During the interview Tim asked if I would support the "Love Music Hate Racism" campaign that the NME had just written about and my immediate response was a yes as I had shown my support previously by going to one of their first benefit gigs a few years ago and had met some of their organizers as well as having signed their statement. Following the interview I asked my manager to get in touch with the NME and to pledge my further support to the campaign as I wanted there to be no ambiguity on where I stood on the subject. This was done in a clear and direct email to Conor McNicholas on the 5th of November, which went ignored and last week we found out that it had never even been presented to anyone at the campaign as that would obviously not have suited what we now know to be the NME's agenda. I am pleased to say that we have now had direct dialogue with "Love Music Hate Racism" and all of our UK tour advertising in 2008 will carry their logo and we will also be providing space in the venues for them to voice and spread their important message, which I endorse.
Who's to say what you should or shouldn't do? The IPC have appointed Conor as the editor of the "new" NME, and there he remains, ready to drag the IPC into expensive legal battles such as the one they now face with me due to Conor's personal need to misstate, misreport, misquote, misinterpret, falsify, and incite the bloodthirsty. Here is proof that the "new" NME will twist and pervert the views of any singer or musician who'd dare step into the interview ring. To such artists, I wish them well, but I would advise you to bring your lawyer along to the interview.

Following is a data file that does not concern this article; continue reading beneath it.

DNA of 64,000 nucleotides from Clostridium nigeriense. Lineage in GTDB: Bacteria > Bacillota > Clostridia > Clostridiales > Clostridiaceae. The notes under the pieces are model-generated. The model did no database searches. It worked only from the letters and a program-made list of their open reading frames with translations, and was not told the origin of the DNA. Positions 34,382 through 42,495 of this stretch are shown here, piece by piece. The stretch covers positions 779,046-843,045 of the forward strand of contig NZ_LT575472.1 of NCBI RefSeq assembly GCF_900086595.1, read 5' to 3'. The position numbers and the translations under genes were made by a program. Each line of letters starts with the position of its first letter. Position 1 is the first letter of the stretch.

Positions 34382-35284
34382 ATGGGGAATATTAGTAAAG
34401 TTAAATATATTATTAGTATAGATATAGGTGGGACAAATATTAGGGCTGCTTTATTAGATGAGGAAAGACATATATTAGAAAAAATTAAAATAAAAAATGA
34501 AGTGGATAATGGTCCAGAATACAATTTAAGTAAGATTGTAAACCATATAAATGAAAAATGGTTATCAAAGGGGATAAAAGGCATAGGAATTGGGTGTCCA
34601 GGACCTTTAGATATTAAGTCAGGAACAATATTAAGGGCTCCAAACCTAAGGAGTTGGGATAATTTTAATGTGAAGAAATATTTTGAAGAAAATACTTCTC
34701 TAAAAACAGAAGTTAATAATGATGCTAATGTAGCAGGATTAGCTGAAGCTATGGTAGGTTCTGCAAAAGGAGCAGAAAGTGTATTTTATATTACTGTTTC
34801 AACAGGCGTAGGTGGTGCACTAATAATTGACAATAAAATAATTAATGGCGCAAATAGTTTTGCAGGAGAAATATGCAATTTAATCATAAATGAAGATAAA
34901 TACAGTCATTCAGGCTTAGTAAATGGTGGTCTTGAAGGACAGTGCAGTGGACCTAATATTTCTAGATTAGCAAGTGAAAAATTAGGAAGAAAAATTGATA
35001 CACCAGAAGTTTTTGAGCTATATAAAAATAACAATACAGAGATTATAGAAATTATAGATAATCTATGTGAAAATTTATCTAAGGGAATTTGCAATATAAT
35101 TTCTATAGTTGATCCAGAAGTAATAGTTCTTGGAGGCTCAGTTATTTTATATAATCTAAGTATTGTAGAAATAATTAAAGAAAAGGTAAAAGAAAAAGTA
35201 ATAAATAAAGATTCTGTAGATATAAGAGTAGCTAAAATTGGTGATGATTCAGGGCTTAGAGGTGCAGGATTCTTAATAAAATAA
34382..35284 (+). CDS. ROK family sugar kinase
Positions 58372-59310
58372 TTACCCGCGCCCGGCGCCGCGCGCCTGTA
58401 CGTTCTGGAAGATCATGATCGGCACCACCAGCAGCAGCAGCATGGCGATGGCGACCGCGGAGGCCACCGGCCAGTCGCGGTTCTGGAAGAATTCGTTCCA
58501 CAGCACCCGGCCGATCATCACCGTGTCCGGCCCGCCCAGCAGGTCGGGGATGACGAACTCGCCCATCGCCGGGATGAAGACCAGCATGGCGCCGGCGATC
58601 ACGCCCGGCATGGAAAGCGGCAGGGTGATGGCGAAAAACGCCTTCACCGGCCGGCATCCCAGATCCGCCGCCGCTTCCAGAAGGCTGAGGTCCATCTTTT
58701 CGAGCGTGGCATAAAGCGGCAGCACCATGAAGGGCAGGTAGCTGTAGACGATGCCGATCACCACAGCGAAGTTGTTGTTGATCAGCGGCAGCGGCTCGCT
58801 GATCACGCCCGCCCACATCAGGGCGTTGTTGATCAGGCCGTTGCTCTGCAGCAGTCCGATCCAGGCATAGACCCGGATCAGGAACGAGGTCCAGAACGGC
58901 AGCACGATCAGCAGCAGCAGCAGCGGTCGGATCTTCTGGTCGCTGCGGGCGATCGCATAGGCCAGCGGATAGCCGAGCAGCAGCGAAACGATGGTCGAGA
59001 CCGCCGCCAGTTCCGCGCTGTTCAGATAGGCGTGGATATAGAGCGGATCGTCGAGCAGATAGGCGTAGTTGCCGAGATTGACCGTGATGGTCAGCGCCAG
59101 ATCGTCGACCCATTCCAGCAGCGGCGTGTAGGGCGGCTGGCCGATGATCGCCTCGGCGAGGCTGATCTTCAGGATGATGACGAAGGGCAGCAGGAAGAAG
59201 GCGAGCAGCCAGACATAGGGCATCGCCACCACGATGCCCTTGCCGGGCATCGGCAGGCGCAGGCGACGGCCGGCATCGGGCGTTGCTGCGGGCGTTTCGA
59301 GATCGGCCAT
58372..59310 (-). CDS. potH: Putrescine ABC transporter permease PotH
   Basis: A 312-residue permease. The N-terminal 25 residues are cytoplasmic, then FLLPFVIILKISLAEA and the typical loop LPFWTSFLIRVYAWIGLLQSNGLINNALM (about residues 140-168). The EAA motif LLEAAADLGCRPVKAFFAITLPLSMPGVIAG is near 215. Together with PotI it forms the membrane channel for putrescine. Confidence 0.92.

My own place, now and forevermore, shall not be with the "new" NME - and how wrong my face even looks on its cover. Of this, I am eternally grateful.
3 December 2007.
In 1992 when the NME launched their first assault on Moz's character he was silent, responding only with a dignified silence. In some eyes, this was tantamount to a confession and at the very least it allowed the idea that Moz had racist leanings to fester. It's a different story now of course, with Management, Lawyers, and now
Morrissey himself taking square aim at the charges and effectively dismantling them. Even before today's press release the temperature, at least in the cyber world, was that Moz was the victim of an unprofessional, immature, misguided stitch up. One has to wonder if this debacle is the actual death knell of the once influential weekly? Time will tell, but for now it would appear that Morrissey, with some help, has managed to escape relatively unscathed.